Class of 2012
Barbara Yen Sun Prize
The kimono is often thought of as a wearable piece of tradition and a touchstone of authentic “Japanese-ness.”, particularly in Kyoto. This city first caught my imagination as the home of Japan’s most famous professional kimono wearers: geisha. However, when I arrived in Kyoto in September, 2010 for a year of study with the Associated Kyoto Program, I quickly learned that it is not just geisha who wear kimono here. There is a variety of women wearing kimono, especially in areas that trade on tradition such as Gion. Indeed, tourists probably find the little old women bustling about in kimono endearing and the younger women wrapped in finely patterned silk enchanting.
Then there is a distinctly different group of kimono-wearers, stirring what may appear to be the still waters of tradition. Where maiko and geisha walk so, too, go young Japanese women with dyed hair curled and piled high in elaborate coiffures on their heads dressed in spectacularly bright and patterned polyester kimono. However, by far the most striking example I saw was a twenty-something kimono-clad young man on the crowded streets of Gion. Sporting glasses with thick black frames, his hair was spiked and dyed chapatsu brown and the shell of his ear rimmed with piercings. Most fascinating of all to me was that the fastening of his haori, a type of jacket worn over kimono, was a silver chain of skulls and crossbones. From that encounter, I knew an interesting discourse on the relationship between tradition and modernity was hidden in the folds of his garment.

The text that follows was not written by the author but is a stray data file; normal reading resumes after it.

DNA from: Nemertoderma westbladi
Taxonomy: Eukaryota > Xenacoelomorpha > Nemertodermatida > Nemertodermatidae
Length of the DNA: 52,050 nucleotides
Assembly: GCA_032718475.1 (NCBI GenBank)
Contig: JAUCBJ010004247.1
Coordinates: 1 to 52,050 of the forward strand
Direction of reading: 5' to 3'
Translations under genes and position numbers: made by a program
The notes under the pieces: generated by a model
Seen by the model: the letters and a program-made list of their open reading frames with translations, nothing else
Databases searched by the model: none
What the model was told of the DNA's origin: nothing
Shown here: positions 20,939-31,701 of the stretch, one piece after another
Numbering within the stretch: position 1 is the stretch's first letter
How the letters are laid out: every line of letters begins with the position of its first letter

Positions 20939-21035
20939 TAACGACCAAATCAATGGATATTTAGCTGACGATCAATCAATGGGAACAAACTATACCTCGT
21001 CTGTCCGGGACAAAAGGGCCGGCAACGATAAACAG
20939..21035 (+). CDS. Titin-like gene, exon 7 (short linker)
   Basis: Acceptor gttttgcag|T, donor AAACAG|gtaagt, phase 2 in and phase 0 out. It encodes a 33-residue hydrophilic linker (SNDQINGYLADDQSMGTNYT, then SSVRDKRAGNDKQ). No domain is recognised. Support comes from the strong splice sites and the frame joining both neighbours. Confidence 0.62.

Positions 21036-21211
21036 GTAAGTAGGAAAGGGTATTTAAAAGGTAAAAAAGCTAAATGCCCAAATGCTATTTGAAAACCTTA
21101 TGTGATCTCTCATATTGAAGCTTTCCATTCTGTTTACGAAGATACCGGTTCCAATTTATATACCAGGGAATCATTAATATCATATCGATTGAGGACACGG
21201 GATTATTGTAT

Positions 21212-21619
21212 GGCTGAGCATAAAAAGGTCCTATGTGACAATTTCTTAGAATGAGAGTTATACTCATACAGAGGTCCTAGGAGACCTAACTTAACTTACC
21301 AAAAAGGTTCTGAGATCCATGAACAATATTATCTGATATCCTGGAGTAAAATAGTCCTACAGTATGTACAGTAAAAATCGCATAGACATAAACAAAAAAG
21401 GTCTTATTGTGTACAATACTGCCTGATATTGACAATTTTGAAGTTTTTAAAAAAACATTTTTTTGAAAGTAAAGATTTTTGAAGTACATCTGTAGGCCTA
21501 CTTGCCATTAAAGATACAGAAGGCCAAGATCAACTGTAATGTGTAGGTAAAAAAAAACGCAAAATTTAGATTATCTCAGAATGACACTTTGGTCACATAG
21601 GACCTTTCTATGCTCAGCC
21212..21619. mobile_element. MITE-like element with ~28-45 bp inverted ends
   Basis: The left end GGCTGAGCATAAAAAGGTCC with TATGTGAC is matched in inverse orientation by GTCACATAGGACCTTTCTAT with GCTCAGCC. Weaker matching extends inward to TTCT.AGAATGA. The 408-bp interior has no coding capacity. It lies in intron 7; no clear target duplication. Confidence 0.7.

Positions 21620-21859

I have explored contemporary kimono culture of Kyoto during my time abroad as a way to examine some larger issues such the creation of tradition, national and cultural identity, and gender norms. I have also investigated who is able access the meanings and identities attributed to kimono. With the support of the Barbara Yen Sun Prize this year, I have engaged in this research both as an observer by interviewing and photographing individuals wearing kimono and as a participant through the purchase of my own kimono, my enrollment in classes on how to properly wear kimono, and so on. I intend to use my findings for my senior thesis, and I hope to continue this research into graduate school.